sneaks-big_161x150Our Storyville location at the Rosedale Branch hosts monthly Learning Parties, where parents can explore different ways to improve their young child’s learning skills through play. One family attended every single party for three years before the child aged out of the sessions. Jess, the Rosedale Storyville coordinator, saw the family while running errands and asked how the child was doing in kindergarten. The mother said that the boy was excelling and was clearly advanced compared to the rest of his class. She said that the Learning Parties informed many of the decisions she made as a parent, and helped to guide her son’s development. She was grateful to have had that experience with her child at BCPL.

sciencegirl_156x150At one Makerspace Monday event at the Rosedale Branch, the participants were mostly girls. The activity involved using Silly Putty and other “gooey” materials. One girl said she didn’t want to participate because she “didn’t like gooey stuff.” After watching the others dig in and have fun, she gave stirring the Silly Putty by hand a try. It was like a lightbulb went off in her head, that there was no reason she shouldn’t like “gross” things, and she started creating with the materials at hand. This is why makerspace is important — to introduce children to things they might not have access to or otherwise engage with.

src_144x150A school-aged brother and sister approached Randallstown Branch librarian Lori and asked for a superhero book. The boy started to describe it and, as they were walking to the children’s section, the sister started asking about other titles too. Although Lori didn’t recognize the kids, they were both adamant that she'd told them about the books. After a little more chatting, Lori realized they were part of an elementary school Summer Reading Club session that she'd attended on behalf of BCPL. Lori read several books and, three months later, the kids came to the library for them!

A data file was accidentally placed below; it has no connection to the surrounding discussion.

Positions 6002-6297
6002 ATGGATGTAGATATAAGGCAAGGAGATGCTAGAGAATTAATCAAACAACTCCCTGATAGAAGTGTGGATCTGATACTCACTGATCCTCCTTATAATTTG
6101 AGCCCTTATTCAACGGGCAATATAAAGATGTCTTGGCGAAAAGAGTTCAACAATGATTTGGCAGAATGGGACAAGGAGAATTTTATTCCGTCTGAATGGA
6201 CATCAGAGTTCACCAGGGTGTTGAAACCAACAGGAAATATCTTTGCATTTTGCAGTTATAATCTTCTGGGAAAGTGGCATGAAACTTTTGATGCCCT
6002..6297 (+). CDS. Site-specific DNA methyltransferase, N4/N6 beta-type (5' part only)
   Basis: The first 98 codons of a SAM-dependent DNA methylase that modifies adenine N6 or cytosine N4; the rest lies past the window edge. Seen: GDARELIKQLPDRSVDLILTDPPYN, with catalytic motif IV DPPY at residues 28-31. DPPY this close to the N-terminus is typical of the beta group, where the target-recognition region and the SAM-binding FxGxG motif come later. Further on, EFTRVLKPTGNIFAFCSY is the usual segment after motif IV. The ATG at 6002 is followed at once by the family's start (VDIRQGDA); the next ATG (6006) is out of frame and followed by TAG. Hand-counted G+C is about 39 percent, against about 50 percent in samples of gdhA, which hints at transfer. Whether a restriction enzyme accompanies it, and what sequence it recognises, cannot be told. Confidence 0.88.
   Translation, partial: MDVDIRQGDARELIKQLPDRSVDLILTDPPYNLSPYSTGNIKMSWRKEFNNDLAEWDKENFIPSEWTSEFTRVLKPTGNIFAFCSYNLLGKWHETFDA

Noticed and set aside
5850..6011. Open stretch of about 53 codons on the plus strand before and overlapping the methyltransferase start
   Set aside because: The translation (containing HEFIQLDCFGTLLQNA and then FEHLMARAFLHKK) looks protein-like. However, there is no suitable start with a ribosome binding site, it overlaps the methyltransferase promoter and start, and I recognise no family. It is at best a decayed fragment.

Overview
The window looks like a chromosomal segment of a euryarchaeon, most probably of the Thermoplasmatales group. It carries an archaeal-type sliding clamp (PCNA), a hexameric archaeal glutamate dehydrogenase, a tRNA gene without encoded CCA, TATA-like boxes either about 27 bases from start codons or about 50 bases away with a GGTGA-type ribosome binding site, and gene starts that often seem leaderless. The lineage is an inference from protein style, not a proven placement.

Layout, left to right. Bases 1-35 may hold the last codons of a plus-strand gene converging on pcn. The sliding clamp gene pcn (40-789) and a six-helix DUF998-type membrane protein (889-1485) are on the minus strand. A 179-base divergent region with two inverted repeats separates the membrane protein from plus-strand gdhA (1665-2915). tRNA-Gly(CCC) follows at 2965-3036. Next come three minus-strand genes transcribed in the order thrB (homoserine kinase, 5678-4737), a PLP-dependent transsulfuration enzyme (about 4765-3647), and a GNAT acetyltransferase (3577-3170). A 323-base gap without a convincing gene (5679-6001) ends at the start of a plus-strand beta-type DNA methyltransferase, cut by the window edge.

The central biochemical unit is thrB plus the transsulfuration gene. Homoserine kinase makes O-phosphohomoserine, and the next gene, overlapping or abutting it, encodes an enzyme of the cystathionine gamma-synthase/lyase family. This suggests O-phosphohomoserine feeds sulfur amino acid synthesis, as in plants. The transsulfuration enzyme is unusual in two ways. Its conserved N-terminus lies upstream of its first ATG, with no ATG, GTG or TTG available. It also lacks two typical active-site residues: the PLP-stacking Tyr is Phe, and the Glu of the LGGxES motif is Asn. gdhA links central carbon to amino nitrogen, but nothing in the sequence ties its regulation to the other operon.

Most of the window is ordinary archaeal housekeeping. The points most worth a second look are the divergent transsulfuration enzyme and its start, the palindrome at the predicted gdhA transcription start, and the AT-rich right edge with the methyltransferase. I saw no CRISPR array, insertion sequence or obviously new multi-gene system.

Lisa Z., a librarian at Essex Branch, was approached by a customer seeking suggestions to help her 6-year-old son, who was struggling to read. Lisa printed out the Sight Words list, offered suggestions to play simple word games to engage her child at home and recommended some beginning reader titles. Lisa also encouraged the customer to request a Launchpad title that focuses on basic sounds. The customer called recently to thank Lisa, and was thrilled to report that her child is finally making great progress!

boy-readingIn January, the Rosedale Branch provided a Social Media Primer where customers learned more about current tech trends such as SnapChat, Vine, Instagram and Facebook. A retired gentlemen was very excited to discover he could reconnect with high school classmates in his home town in South Carolina. He had some computer experience at work but was completely new to using them for fun. He plans to follow up with a My Librarian appointment to set up his first Facebook page. Learning the different levels of controlled privacy helped put his fears of technology at ease. He was delighted by the free assistance the library offers on a daily basis and is excited to attend more classes.

Speaking of My Librarian, Sarah Jane, a librarian at Rosedale Branch, recently had an appointment with a veteran in his 70s who wanted to learn how to use his brand new tablet. At the appointment, he learned about apps and how to use Google maps to locate the small German town where he was stationed 50 years ago. He was able to successfully manipulate the screen to zoom in and discover that there’s now a McDonald's. He left happy with this new skill which empowered him to remember and investigate his past. That was how he was planning on spending the rest of his evening.